The adventure continues

The adventure continues: By Greg Costikyan. Why Myst was no dead end -- and online gaming isn't ready for the big time. A rebuttal to Greg Lindsay's 'The Games People Play.'


Greg Costikyan
October 21, 1998 11:00PM (UTC)

On Oct. 8, Salon ran an article by Greg Lindsay that proclaimed "immersive reality" games like Myst and Riven dead -- and that the future lies in online play of real-time strategy games like Myth.

It's time for a reality check.

First, the term "immersive reality" is the kind of loathsome hype to which computer game publishers are notoriously prone. Myst and Riven are "immersive realities"? Actually, they are nothing of the kind: They are adventure games. They did not spring, like Athene, full-blown from the heads of the Miller brothers; they are the products of a long tradition of adventure-game development, starting with Lebling & Blank's Zork (Infocom), continuing through the Infocom and Scott Adams text adventures, through the Monkey Island series and other LucasArts adventure games, through to the present day.

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For journalists outside the field, it may have seemed as if Myst were some kind of startlingly original eruption. Actually, if it was innovative at all, it was merely in using the multimedia capacities of CD-ROM. Myst was beautiful. It was not original.

The adventure game as a category happens, at present, to be somewhat out of style. It's far easier to get development funding for real-time strategy games, like Myth and Total Annihilation and StarCraft -- or for first-person shooters like Quake and Unreal -- than for adventure games. But that doesn't mean that adventure games are dead. Categories go through cycles in computer gaming: down today, up tomorrow.

Last year, for instance, everyone and his brother announced that they were developing "massively multiplayer virtual worlds" -- another example of loathsome hype. What they meant was graphical MUDs (Multi-User Dungeons). MUDs have been around for years; they're text-based role-playing games played over a network, with many people online and in the same "world" at the same time. They're fun, and they allow people to socialize online in a more engaging way than straightforward chat. Most traditional MUDs were nonprofit, for-fun operations run on academic computers -- although a few, like Simutronic's Gemstone, were fee-based. The sole insight of the "massively multiplayer virtual world" crowd was that if you added graphics and sound, you could probably get people to pay actual money to play a MUD.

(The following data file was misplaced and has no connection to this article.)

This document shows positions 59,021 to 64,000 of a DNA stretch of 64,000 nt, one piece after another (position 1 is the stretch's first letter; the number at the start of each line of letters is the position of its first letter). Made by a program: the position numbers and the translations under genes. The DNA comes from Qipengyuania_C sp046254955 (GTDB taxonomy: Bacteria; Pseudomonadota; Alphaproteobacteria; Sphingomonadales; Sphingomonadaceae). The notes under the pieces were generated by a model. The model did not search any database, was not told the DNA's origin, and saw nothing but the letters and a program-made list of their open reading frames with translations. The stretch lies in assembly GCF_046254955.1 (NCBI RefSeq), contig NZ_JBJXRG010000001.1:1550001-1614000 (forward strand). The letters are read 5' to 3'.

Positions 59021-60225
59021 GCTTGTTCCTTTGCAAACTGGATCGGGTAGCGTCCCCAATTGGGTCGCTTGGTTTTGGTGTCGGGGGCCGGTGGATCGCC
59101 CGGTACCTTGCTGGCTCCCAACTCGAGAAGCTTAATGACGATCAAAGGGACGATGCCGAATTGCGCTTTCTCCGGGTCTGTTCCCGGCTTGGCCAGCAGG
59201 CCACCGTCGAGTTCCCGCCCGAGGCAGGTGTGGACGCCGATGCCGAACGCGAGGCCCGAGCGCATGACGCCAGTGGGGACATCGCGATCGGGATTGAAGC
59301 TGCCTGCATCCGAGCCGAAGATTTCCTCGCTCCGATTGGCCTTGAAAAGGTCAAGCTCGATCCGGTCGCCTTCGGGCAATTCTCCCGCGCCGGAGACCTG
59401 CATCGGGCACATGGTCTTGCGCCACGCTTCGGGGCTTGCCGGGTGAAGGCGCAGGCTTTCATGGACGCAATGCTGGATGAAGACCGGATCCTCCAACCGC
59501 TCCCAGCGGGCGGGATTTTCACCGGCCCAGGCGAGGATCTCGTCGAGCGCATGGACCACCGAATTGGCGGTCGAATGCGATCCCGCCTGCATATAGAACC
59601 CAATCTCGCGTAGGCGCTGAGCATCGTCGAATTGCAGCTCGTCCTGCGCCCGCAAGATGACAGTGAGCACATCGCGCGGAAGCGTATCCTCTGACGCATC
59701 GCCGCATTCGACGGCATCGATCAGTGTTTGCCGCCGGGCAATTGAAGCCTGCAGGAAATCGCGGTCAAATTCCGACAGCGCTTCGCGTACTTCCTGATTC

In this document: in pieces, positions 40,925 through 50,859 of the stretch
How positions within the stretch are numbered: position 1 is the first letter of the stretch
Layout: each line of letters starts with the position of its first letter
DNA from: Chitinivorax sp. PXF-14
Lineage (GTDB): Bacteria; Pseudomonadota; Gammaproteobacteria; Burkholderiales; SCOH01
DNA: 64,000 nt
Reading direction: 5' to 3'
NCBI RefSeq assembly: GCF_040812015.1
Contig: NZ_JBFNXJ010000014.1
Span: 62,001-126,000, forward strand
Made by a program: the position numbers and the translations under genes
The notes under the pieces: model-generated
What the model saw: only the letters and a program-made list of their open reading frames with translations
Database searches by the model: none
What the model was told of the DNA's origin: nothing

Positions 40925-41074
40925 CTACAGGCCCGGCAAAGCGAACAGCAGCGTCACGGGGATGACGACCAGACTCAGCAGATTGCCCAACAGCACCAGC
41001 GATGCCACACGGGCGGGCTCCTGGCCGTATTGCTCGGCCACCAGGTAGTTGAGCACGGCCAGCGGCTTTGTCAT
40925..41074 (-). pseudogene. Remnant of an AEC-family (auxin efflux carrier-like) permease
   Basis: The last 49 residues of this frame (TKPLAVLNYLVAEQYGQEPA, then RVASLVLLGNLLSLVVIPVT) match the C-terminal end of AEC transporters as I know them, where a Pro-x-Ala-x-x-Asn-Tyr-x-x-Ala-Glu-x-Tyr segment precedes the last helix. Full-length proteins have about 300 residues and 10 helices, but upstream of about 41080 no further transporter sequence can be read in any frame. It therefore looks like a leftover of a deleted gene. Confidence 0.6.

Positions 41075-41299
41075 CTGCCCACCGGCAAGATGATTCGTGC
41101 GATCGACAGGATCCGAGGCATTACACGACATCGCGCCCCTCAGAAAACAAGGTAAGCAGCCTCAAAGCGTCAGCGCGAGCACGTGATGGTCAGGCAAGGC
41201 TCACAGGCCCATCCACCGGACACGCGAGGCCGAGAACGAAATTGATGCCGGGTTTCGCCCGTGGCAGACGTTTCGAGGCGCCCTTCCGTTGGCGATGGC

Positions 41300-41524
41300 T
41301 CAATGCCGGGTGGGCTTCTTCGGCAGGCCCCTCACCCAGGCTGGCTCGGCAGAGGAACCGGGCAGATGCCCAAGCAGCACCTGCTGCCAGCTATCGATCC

That's what Ultima Online was -- not a staggeringly original departure, but a MUD with pretty pitchers. And a poorly designed one, too. As a result of Ultima Online's well-reported problems, most of the other projects in this direction have been quietly dropped. The graphical MUD was last year's flavor of the year; this year, its name is mud.

Lindsay's claim that adventure gaming is dead is supported by reference to four games: Riven, The Last Express, Obisidian and The Curse of Monkey Island. Let's look at those titles.

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Riven, the sequel to Myst, has not been a sales disappointment; its sales to date actually exceed the analysts' predictions. True, it's sold far less well than Myst. That's because Myst was a staggering sales phenomenon never seen before or since -- more than 4 million copies sold at last count. People still debate why Myst did so enormously well -- I have my own pet theory -- but it's almost irrelevant. Of course Riven was not going to sell as well. Sequels never do, and the market conditions that spawned such a monster hit in Myst no longer pertain.

Incidentally, Riven was the bestselling computer game of 1997, despite the fact that it shipped only in the fourth quarter of the year and therefore was only on sale for a few months of the year. Titanic, another adventure game, was also in the top 10 for 1997. I guess that means the category is dead, right?

Let's look at the Last Express, which reportedly took $6 million to develop. If so, it's hard to see where the $6 million went. First, the graphics basically suck. Conversations and interactions with characters involve slow transitions from one static image to another; no video, no animation. The look itself is almost rotoscoped; it feels clumsy and second-rate by contrast to almost every other game on the market at present. And the adventure itself is poorly designed: I defy you to play Last Express for more than 10 minutes without dying -- unless you download some hints from the Internet before you play. Personally, I'd be ashamed to ship a game this weak with a development budget of $1 million, let alone six.